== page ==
“Parents are like shuttles on a loom. They join the threads of the past with threads of the future and leave their own bright patterns as they go.”
– Fred Rogers
“This could be the end of a tradition”
“As third-generation Korean immigrants, it’s very possible that our children won’t speak Korean fluently. Will they do a dohl celebration for their children? Or are we the last ones?”
Jules spreads her hands across the smooth fabric of her hanbok, and muses out loud as she navigates through the guests of her son’s Dohljanchi, “This might be the last time I ever wear this!”
When I ask about her sixtieth birthday, she laughs,”Oh, right. When I’m sixty.”
I guess the wardrobe for her 60th birthday hasn’t been finalized yet.
Stability through uncertainty
“Just about every Korean has a picture of themselves dressed in HanBok at their first birthday, as if it’s our birth certificate.”
“There are so many heritages or traditions that we don’t embrace as Korean Americans because it feels irrelevant, or culturally contradicting. But a Dohlanchi feels like something everyone can enjoy and celebrate in a more serious manner than a mere cake smash.”
A Dohljanchi (Korean first-birthday event) is more than a celebration – it’s a ribbon that connects Jules and her children to the generations before them – the grandparents, great-grand parents, and beyond. The people who loved them even before they were born.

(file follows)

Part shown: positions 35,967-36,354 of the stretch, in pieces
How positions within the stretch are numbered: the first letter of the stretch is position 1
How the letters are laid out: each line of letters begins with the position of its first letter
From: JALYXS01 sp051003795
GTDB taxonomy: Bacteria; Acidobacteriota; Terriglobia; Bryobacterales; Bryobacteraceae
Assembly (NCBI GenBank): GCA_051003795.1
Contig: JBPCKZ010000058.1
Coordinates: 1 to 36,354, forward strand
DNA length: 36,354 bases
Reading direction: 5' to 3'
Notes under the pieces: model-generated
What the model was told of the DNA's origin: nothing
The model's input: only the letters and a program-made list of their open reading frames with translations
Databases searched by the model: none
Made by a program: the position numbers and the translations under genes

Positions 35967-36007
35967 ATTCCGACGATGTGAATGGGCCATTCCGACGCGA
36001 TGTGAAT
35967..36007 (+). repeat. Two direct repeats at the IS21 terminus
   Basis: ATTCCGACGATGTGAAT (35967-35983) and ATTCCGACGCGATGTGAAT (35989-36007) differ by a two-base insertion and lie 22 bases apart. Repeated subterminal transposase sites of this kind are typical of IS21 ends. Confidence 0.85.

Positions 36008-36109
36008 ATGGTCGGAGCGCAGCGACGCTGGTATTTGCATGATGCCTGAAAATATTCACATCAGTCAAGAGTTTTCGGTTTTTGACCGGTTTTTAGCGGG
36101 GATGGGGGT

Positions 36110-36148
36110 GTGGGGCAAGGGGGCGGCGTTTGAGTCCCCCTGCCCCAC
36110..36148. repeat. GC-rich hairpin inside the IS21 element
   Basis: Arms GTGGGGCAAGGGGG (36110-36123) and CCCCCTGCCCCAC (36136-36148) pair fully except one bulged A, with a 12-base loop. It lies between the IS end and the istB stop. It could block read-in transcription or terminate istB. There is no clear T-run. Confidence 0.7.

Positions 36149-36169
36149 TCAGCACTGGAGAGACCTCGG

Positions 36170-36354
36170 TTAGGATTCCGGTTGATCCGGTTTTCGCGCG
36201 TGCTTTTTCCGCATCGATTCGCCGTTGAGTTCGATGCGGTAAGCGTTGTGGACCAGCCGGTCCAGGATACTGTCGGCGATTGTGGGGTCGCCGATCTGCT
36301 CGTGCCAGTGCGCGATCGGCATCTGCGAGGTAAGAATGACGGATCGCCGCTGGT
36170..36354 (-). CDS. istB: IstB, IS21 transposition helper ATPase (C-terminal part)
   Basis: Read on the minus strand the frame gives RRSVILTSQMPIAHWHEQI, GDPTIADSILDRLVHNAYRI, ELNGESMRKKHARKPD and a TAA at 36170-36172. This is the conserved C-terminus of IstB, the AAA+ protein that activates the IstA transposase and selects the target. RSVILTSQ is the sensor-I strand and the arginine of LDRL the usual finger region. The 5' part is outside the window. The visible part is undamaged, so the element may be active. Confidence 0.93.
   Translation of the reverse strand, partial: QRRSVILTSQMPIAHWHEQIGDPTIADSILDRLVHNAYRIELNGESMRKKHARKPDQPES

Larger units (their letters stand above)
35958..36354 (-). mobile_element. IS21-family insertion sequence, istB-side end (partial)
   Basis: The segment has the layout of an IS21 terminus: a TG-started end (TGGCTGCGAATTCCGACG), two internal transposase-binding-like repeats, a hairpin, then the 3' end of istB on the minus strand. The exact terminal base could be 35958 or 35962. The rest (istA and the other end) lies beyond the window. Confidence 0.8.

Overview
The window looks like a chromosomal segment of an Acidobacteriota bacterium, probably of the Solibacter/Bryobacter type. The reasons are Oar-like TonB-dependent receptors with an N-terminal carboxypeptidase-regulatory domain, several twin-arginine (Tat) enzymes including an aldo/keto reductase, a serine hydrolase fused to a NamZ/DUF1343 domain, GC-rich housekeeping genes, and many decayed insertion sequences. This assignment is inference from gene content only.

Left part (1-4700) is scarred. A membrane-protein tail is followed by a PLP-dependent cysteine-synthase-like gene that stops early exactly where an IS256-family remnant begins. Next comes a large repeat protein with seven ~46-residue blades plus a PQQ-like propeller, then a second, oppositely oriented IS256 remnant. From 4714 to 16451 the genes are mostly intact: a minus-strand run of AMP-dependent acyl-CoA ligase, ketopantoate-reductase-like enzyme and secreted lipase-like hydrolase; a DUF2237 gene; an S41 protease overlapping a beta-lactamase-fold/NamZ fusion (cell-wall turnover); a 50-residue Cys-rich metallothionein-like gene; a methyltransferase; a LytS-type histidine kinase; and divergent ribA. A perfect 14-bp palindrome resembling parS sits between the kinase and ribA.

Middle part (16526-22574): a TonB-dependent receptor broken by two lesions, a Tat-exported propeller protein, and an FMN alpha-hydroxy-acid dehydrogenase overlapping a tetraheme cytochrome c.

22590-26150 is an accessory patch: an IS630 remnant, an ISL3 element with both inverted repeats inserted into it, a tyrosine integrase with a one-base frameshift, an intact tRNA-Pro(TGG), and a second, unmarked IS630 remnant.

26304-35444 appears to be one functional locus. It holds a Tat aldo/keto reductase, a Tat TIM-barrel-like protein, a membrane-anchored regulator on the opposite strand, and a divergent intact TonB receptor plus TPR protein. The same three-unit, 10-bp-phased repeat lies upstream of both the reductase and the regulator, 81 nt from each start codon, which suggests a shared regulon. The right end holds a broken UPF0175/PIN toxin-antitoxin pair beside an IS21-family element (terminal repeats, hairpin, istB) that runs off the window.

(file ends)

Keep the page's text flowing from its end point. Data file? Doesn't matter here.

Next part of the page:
Bruce Feiler addresses the importance of family narratives in ‘The Stories That Bind Us” and how they influence our children’s ability to grow up emotionally healthy – happy and resilient.
Knowing the stories and traditions of their families gives children comfort and a sense of belonging. This is how our children understand that they are a part of something bigger, something stronger. It helps them realize that they are not alone, and never will be.
We made it through
A Dohljanchi is a big deal, Jules tells me.
“Traditionally, it’s one of two major milestones in a person’s life. The first birthday (for surviving despite the high infant-mortality rates of the past) and the 60th birthday (for longevity).”
“Of course, the 60th isn’t that big of a deal these days, but the first birthday is such a milestone that distant relatives will travel from far away to meet the child for the first time and celebrate. Koreans make it as big as a wedding. Korean Americans make it more of a mom’s DIY project”
“It’s something for us to enjoy and look forward to as a way of saying ‘I made it through one year. I survived the sleepless nights, and the nursing challenges, and the sibling jealousy, and the labor pains, etc. etc.'”
“I see it as a way of thanking the people who supported us during the child’s first year.”
As they rush to prepare the decorations that Jules has meticulously coordinated, Jules juggles her bouncing, squealing 1-year-old, Seth, arranges the custom-decorated cake, cookies, and macarons, and braids the hair of Clara, her 4-year-old.
“Of course, I want to be wise and mature and say that I’m above it, but one reason we do these things ‘publicly’ is because it gives us something to look forward to, that resembles beauty, order, and presentation, which happens so seldom during the baby’s first year, and I love executing beautiful things to come together.”
Like other moms coming of age in the social-media generation (and I’m no exception), Jules is conscious of her personal image. It’s more than just showing off though – Jules has a brand to protect. She’s a sought-after photographer in the Boston area.